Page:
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Fuji X-Pro1
Aspects of Digital Photography focusing on the Fuji X-Pro1, X-T1, X-E1/E2 and X100s - photographer, reviews, samples and more ... | http://www.tomen.de
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Fujifilm X-T1 review | Pocket-lint

Fujifilm X-T1 review | Pocket-lint | Fuji X-Pro1 | Scoop.it


Verdict

Let’s get the slight downsides out of the way first: the X-T1 could do with a better battery, autofocus needs to be refined for precision, and continuous autofocus won’t keep a similar price DSLR at bay in our opinion. Oh and there are no weather-sealed lenses to pair with the body - but that will be resolved later this year as some options arrive to market. Otherwise the X-T1 is a shining example of how a retro style camera should be done. Just take a second to look at it and it’s hard not to fall in love. Those physical mode dials are well made, as is the all-metal and weather-sealed body; it’s a melting pot of design that gives the Fujifilm a distinct edge that other manufacturers have since started to try and cash in on. Then use that giant electronic viewfinder in its "full" mode and it blows other electronic viewfinders out of the water. It’s not going to compete with the brilliance that is the X-Pro1’s hybrid viewfinder, but the X-T1 has a wider application and target audience, plus as those bigger and longer XF-mount lenses arrive the viewfinder’s central placement will make all the difference in use. Add to those positives super-sharp image quality that’s hard to beat and we think that of all the Fujifilm options available this is the one to go for. It’s not without some serious competition - the Sony Alpha A7 drags a full-frame sensor into the equation for not much more cash but lacks the lens support for now, or the Nikon Df goes for large-scale retro - but Fujifilm’s tough enough to stand its own ground. We love the images we've been getting straight from camera.....

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Fujifilm X-E2 Hands-on Previews

Fujifilm X-E2 Hands-on Previews | Fuji X-Pro1 | Scoop.it


Some more hands-on Fuji X-E2 reviews by Techradar, ePhotoZine, The Phoblographer, Pocket-Lint ......

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Fujifilm X-E2 review | Pocket-lint

Fujifilm X-E2 review | Pocket-lint | Fuji X-Pro1 | Scoop.it

Verdict

The Fujifilm X-E2 gets plenty right. Although, ultimately, it's a subtle upgrade compared to its predecessor. If you’re after a CSC that’s all about image quality then look little further. We also love the hands-on layout of the build, and both retro style and retro approach to taking pictures thanks to physical aperture dials on the XF lenses. That £799 body-only price point might seem like a lot of money, because it is, but there’s a physical quality here that can be seen from a mile away. On the downsides battery life remains the same so-so performer of its predecessor, the so-called improved autofocus might be faster but isn't consistently accurate, while there could be more lenses available in the XF range to further widen appeal. But the available lens options - from primes to more "consumer" zoom lenses - is slowly growing and the quality is great. If you’re an action photographer then don’t kid yourself, this camera won’t be suitable. But if you’re after a camera that successfully marries the old school of thought with the new in a visually striking package then there's a lot to love in the Fujifilm X-E2. For those low-mid ISO sensitivities its image quality that's the real sell......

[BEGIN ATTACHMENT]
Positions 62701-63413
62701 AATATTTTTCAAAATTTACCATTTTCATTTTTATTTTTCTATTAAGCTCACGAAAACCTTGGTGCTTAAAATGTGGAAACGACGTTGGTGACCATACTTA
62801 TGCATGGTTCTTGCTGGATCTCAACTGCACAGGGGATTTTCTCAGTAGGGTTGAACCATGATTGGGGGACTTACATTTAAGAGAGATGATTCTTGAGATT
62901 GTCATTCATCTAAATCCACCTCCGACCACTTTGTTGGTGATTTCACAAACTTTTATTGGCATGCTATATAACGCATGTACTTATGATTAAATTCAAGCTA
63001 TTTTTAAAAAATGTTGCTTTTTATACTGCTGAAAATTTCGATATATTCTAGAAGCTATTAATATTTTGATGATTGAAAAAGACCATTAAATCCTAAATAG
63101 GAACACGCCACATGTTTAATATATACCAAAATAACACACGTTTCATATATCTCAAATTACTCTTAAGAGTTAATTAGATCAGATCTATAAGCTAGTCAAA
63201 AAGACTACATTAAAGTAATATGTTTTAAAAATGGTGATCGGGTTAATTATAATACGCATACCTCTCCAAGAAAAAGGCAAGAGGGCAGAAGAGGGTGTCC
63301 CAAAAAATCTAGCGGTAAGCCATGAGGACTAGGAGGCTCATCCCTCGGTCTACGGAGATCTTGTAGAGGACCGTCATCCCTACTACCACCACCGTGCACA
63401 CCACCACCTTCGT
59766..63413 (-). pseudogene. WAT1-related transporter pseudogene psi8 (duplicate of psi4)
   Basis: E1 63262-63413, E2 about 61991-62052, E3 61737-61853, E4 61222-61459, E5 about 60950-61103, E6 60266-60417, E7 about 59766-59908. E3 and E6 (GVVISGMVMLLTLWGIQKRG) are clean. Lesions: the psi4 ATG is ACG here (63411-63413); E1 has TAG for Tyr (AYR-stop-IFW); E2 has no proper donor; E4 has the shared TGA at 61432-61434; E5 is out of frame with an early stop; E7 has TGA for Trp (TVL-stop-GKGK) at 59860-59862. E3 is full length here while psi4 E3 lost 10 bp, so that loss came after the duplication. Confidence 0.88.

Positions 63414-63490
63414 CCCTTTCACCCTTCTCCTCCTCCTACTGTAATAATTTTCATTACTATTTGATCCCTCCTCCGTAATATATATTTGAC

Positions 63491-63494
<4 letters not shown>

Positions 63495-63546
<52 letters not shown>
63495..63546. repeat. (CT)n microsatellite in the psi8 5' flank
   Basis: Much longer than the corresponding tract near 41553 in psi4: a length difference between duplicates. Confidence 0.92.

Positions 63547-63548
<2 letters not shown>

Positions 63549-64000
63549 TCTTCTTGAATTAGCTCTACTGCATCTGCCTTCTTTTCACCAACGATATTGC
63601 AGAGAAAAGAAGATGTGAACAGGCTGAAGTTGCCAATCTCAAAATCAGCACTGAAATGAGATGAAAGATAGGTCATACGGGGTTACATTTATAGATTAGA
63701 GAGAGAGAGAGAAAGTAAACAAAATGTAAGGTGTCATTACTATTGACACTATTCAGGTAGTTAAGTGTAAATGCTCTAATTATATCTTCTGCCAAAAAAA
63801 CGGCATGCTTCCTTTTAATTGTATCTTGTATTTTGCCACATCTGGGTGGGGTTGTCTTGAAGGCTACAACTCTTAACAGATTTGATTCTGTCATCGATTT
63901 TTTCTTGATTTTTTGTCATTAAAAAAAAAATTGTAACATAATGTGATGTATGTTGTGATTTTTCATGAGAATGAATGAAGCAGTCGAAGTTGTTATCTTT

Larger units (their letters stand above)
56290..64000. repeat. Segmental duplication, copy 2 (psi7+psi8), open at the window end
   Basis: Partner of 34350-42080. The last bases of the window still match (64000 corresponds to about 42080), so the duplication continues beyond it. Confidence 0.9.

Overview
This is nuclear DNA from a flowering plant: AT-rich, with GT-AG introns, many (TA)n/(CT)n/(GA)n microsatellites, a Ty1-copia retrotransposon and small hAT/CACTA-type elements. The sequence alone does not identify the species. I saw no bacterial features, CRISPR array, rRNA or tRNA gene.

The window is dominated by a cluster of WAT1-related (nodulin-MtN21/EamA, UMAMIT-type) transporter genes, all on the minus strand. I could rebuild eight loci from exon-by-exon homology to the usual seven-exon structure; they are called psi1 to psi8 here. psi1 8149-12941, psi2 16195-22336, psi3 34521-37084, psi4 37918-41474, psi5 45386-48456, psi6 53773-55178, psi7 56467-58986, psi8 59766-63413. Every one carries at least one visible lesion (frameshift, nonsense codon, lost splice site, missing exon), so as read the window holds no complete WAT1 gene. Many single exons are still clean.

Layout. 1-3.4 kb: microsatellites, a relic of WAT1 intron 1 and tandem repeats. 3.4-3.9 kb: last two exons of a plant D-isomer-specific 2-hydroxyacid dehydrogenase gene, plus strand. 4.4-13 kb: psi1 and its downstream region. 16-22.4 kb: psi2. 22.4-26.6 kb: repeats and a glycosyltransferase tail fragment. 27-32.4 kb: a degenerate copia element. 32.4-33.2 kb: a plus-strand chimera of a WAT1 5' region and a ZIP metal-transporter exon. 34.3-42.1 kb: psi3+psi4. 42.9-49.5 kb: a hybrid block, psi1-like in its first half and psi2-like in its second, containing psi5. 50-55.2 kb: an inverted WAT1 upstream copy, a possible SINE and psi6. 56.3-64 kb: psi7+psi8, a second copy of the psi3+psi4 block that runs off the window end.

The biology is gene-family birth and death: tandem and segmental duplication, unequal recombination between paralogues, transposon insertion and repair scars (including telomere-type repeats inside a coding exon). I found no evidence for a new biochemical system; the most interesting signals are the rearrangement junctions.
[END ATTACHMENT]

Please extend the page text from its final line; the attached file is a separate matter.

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Fujifilm X-E1 review | Pocket-lint

Fujifilm X-E1 review | Pocket-lint | Fuji X-Pro1 | Scoop.it


The Fujifilm X-E1 is a compact system camera (CSC) unlike any of the competition out there - that's clear from taking just one glance at this well-oiled, retro-designed machine. But it's what's on the inside that's most exciting. When Fujifilm revealed its X-Pro1 CSC there was quite a buzz about its - rather absurdly named - "X-Trans" CMOS sensor. It works unlike anything else out there and produces image quality that punches above the weight of most APS-C sensors. Good job then that the X-E1 has ported the very same sensor to its heart, but can it deliver with equally impressive features and performance?

Verdict

The Fujifilm X-E1 is a modern-day classic, but not in the mainstream sense. It's like a cult movie - it will perfectly fit the niche for some, why others will think it's mad. On the one hand this retro-styled, medium-sized compact system camera is expensive (£1,149 expensive) and lacks the kind of pepped-up performance of something like the Sony NEX-6 or Panasonic's range of G-series CSCs. But on the other hand here's a beautifully crafted, fundamentally different, and incredible imaging machine. It's the final quality of the X-E1's shots that elevate it to such high standards - assuming the so-so autofocus and battery life, small screen size and electronic-only viewfinder are manageable considerations.

Let's not forget that there's no better APS-C sensor in a compact system camera that we've yet seen, and that's why the X-E1 is, in spite of its listed shortcomings, a loveable winner.

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